Urban Winemaking: Cities > Rolling Hills?
San Francisco winemaker sells us on the city
In the mid-19th century, it would not have been very unusual for city folk to get their wine from a local winery. Unfortunately, the end of Prohibition did not bring wineries back to urban areas, and wine became associated with the pastoral settings in which grapes are grown. But contrary to popular perception, you don’t need a vineyard to make wine – at least, not your own vineyard. You can always buy grapes from growers and press them wherever you like. A growing number of urban winemakers around the country are doing just that: bringing grapes in from the countryside and making wine smack in the middle of their beloved city.
Jim Mirowski is one such city vintner; he heads up Treasure Island Wines, the first operation to set up shop on the namesake less-than-square-mile San Francisco island. There are now four wineries on the manmade land mass that sits in the Bay halfway between San Francisco and Oakland. And a couple dozen total in the East Bay area of the city.
“Folks associate wineries with vineyards,” says Mirowski. “We bring in fruit from all over the state – Napa, the Sierra Foothills, Monterey. People always ask, ‘Do you actually grow grapes on Treasure Island?’ The answer is no. But we have advantages they don’t have in the country.”
For one such example, there's proximity to the market. Anyone who has ever toured wine country knows that getting around is a major concern. With urban wineries, there is no need for designated drivers; you can take public transport from tasting room to tasting room. Plus, with the ever-growing demand for local products, urban winemakers have a ready and willing clientele at their nearby disposal. There are also a number of environmental advantages to being in an urban setting.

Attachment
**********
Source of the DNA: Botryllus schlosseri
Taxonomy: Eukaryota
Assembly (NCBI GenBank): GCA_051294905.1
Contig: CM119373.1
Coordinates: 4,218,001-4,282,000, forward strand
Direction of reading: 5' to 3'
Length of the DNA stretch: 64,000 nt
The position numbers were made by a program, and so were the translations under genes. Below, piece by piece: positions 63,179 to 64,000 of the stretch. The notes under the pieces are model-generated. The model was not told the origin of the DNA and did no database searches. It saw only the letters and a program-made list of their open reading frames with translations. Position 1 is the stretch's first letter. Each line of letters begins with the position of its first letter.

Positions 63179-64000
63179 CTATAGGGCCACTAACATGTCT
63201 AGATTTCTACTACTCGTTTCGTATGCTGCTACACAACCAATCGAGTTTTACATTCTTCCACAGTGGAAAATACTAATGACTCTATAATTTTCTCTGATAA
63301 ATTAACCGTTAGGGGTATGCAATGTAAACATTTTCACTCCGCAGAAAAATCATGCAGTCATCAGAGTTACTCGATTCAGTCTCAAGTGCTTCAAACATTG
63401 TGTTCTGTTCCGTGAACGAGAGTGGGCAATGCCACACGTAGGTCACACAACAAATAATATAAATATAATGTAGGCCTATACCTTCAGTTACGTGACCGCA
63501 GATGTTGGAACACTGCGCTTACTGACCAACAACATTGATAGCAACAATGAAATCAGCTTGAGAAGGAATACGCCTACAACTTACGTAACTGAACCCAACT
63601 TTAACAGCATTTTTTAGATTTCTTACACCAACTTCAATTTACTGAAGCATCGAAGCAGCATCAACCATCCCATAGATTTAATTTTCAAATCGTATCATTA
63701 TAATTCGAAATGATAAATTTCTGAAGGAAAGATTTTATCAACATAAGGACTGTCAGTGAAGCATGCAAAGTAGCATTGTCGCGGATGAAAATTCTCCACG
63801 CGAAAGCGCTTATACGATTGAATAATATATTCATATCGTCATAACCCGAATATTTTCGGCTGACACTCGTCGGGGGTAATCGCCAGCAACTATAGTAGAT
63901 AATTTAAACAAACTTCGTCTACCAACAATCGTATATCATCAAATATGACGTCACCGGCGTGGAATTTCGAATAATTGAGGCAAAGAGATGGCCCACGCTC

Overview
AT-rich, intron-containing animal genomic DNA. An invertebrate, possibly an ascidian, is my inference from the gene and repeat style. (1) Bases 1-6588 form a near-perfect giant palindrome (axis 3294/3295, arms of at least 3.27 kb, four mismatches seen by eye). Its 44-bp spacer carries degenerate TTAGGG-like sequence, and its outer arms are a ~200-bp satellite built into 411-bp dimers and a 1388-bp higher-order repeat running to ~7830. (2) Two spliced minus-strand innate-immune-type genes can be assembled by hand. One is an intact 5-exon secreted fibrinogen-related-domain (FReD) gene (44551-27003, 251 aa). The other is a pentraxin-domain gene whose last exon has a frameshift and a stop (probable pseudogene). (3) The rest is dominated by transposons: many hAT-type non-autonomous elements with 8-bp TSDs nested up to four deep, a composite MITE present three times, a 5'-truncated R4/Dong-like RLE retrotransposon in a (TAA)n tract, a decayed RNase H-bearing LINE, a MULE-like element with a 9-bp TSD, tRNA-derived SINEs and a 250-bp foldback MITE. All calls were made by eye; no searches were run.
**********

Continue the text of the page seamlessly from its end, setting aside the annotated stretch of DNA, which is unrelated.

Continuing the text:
“Our place is incredibly more efficient than any other winery of equal size,” adds Mirowski. “I use the Bay Area at night to cool my barrels, so I’m not running big chillers all year round like they do up in Napa or Sonoma. And there’s an urban garden across the street that I worked out a deal with to create a big compost pile so we don’t have to haul out our [organic] waste.”
Of course, having a winery as a neighbor in close metropolitan quarters isn’t always the dream scenario it sounds like. During crush time, wineries are processing grapes 24/7, a noisy endeavor, especially in the wee hours. But your winery neighbor is sure to make it up to somehow. Mirowski says being generous with wine samples usually does the trick.
“The thing is to know your neighborhood. Forge some bonds with the community. If there’s production going on, we take people in the back and give them barrel tastings. We try to take some of the mystique out of it and show people how wine is made, so they get that we’re making wine from grape juice. It’s real. It’s tangible. And it’s personal.”
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